A fire glows outside a sweat lodge, where Western Shoshones are gathered with a healer to pray and sing in the language of their ancestors. Sparks fly up toward the Milky Way streaming overhead in the night sky. In the surrounding expanse of sand and sagebrush, a faint trail is etched into the land. Centuries ago, an ancestral healer moved across these hills, singing and gathering medicinal herbs.
Now known as the Tosawihi Complex, the area encompasses scores of square miles in Nevada’s Great Basin. Western Shoshones call it the spiritual heart of their traditional homeland, which includes most of Nevada and portions of Idaho, Oregon, California and Utah. Tosawihi (pronounced DOS-a-wee) is named for a band whose name translates as White Knives. The group was famed, and feared, for carrying razor-sharp blades made from the white flint found here.
Ongoing usage by Western Shoshones leaves a cultural tracery on the land showing that Tosawihi is a busy place—of prayer, healing and a history that stretches back to the beginning of time. Sometimes called Tosawihi “Quarries,” that name is falling out of favor among tribal members because it fails to express the intricate cultural and spiritual bonds among the landscape and its people.
The place is ancient, but the fight to protect it is contemporary. Decades of mining have left scars. Like 83 percent of Nevada, Tosawihi sits on federal land administered by the Bureau of Land Management (BLM), an Interior Department agency. The BLM, which issues mining permits, calls Western Shoshone accusations of mining-related destruction the product of a “different worldview.” Tribal members say that if the BLM followed federal law, including historic-preservation and environmental regulations, damage could be avoided.
In June, a three-judge panel of the Ninth Circuit Court of Appeals refused to stay construction for a mining-related power line in Tosawihi (shown left) until a way could be found to save the ancestral healer’s trail, which had been determined eligible for the National Register of Historic Places. The Band appealed the ruling. Despite the issue still being before the courts, employees of Carlin Resources, part of an international consortium that owned an open-pit gold mine in Tosawihi, fired up their yellow bulldozer. They plowed a rough, nearly 12-mile-long road, along with 50-foot-wide gashes for the bases of the utility poles. They gouged a trench into the side of a nearby hill used for vision quests.
They obliterated much of the healer’s trail, along with the natural pharmacy he cultivated alongside it. Tanya Reynolds, an official of the South Fork Band of the Te-Moak Western Shoshone, called the destruction “beyond words, beyond what is possible to fix.”
“They’re after money and will literally move mountains to get it,” said Murray Sope, from Duckwater Shoshone Tribe. “But these places are also very valuable to us for teaching our children.”
Demolition of irreplaceable ancient artifacts usually merits outrage, or at least notice. The Islamic State, or ISIS, was widely condemned when it released footage of a yellow bulldozer demolishing the Gates of Ninevah, in the remains of an ancient city in Iraq. Major media outlets reported shock worldwide when ISIS smashed museum exhibits and when the Taliban blew up the Buddhas of Bamiyan, in Afghanistan.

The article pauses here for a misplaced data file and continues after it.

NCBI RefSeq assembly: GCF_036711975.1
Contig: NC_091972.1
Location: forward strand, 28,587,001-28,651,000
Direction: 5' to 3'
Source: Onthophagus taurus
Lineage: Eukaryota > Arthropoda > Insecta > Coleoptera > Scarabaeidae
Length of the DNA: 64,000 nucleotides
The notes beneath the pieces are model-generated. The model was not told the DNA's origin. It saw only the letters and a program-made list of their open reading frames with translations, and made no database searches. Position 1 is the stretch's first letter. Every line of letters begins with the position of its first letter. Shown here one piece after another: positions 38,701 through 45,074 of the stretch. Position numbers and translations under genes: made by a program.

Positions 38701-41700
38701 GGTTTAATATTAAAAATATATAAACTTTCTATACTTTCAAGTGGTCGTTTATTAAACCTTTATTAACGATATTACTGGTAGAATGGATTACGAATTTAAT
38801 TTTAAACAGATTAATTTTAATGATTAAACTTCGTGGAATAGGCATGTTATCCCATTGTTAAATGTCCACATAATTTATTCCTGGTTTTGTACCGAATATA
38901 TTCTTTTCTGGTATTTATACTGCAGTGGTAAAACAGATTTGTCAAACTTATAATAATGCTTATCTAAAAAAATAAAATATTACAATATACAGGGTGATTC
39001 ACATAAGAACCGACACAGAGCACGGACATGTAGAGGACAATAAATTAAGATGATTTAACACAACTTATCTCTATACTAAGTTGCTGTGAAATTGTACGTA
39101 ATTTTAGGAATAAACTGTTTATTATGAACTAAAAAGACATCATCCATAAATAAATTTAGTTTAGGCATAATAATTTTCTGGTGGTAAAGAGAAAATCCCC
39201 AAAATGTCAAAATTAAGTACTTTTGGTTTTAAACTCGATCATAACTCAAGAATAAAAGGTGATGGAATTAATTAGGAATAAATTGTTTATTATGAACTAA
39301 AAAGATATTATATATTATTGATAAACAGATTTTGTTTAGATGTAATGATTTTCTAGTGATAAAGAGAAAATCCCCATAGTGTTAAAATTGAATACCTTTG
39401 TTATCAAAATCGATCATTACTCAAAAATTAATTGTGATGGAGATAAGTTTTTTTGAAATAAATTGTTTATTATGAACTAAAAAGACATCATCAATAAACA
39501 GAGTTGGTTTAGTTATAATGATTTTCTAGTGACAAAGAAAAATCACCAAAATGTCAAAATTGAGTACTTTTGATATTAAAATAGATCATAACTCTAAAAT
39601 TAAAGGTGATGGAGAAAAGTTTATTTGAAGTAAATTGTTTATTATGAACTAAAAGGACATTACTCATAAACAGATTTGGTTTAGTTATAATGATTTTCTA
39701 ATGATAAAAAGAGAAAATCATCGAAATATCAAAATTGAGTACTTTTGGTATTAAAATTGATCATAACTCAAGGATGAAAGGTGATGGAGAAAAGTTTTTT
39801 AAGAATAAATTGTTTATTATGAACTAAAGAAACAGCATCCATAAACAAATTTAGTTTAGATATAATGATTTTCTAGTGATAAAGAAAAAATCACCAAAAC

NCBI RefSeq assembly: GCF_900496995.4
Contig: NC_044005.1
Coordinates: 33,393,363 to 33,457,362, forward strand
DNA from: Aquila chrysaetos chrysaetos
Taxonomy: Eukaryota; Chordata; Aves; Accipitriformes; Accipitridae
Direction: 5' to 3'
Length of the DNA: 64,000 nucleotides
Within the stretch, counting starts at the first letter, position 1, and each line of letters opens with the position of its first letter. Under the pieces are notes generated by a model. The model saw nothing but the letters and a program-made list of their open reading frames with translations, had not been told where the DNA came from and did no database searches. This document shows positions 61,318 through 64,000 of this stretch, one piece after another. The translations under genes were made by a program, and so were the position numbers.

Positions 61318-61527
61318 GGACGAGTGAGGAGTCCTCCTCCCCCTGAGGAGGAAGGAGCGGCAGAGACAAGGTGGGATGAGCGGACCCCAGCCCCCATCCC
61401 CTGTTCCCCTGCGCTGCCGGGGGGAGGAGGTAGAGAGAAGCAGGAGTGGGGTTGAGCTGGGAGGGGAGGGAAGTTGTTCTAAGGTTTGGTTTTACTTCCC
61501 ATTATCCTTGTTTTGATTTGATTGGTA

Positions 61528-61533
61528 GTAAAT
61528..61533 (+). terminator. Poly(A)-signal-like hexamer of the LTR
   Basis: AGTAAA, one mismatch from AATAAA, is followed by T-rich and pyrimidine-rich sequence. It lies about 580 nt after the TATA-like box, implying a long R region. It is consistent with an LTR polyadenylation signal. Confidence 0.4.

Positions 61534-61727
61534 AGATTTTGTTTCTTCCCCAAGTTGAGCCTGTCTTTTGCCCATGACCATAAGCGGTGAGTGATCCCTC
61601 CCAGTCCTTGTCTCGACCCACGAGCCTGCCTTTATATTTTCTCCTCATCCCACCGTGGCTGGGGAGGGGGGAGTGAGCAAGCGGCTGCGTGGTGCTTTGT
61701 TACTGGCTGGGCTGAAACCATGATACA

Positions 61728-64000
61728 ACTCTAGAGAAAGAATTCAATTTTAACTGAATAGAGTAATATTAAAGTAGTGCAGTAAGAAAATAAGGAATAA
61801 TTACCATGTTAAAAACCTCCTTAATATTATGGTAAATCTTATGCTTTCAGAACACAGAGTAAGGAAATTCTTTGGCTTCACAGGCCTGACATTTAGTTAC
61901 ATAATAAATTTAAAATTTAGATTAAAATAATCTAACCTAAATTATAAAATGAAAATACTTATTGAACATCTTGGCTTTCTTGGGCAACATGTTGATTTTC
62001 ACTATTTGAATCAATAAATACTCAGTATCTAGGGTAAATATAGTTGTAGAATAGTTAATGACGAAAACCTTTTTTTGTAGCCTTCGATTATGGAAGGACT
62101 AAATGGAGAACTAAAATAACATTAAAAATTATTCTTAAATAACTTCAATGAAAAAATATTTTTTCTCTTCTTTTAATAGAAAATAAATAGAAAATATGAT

In contrast, portions of Tosawihi have simply vanished in a national, and international, blind spot (see the gold mine in Tosawihi, left). “We don’t understand their need to destroy,” said Joe Holley, former chairman and now councilman of the Battle Mountain Band of the Te-Moak Western Shoshone. “We are realistic. We know we can’t stop them entirely, but we want them to partner with us. They need to listen when we flag endangered cultural resources. They need to follow their own laws.”
Federal authorities have permitted destruction of Native sites nationwide. In September, more than 1,200 museum directors and scholars condemned the builders of the Dakota Access Pipeline (DAPL) for destroying Sioux burial grounds in North Dakota with apparent U.S. Army Corps of Engineers authorization. The Obama administration asked the builders, Energy Transfer Partners, to halt work until it could scrutinize tribal-consultation policies, including how they had been applied in the DAPL process.
That did not necessarily signal a policy change, though. A few weeks later, under a permit issued on behalf of President Obama by the Federal Energy Regulatory Commission, the same company bulldozed ancient Native sites in Texas, turning them into a sea of mud.
In Tosawihi, the BLM-authorized power line stoked fears of more aggressive mining to come, said Reggie Sope, the healer from Duckwater Shoshone Tribe who ran the sweat lodge ceremony.
“Work began yesterday,” confirmed John Seaberg, senior vice president of the gold mine’s new owner, Klondex, which bought the operation on October 4. Depending on the results of exploratory testing, the company may install another ramp (inclined mining tunnel), Seaberg said. He called tribes “key stakeholders” in the process but refused to comment on ongoing lawsuits. They include Carlin’s suit against the Battle Mountain Band, which the Band has asked the courts to dismiss.
Sunrise in Tosawihi
The next morning in camp in Tosawihi, we had a hearty breakfast grilled in an oversize cast-iron skillet set over an open fire. Afterward, Holley told us more about the ancestral healer and showed us where he practiced. As the medicine man passed by, picking plants and digging roots, people heard his song. Those who needed treatment followed him to a grassy meadow or to a small pool created by setting rocks in a stream, where he would bathe them.
Near the treatment areas, Holley pointed out small dome-like shelters (shown below) formed by hollowing out arched rock outcroppings. One shelter faced a terrace and had a cavity carved into the back wall. Holley’s little grandsons, Julius Jr. and Wanbli, played around it, as their granddad explained how tribes have used the area. Nowadays, vehicles can bump into Tosawihi via rough mining roads, but in the past, people entered on foot or on horseback via mountain passes. They sought the local white flint, used in healing as well as tool-making.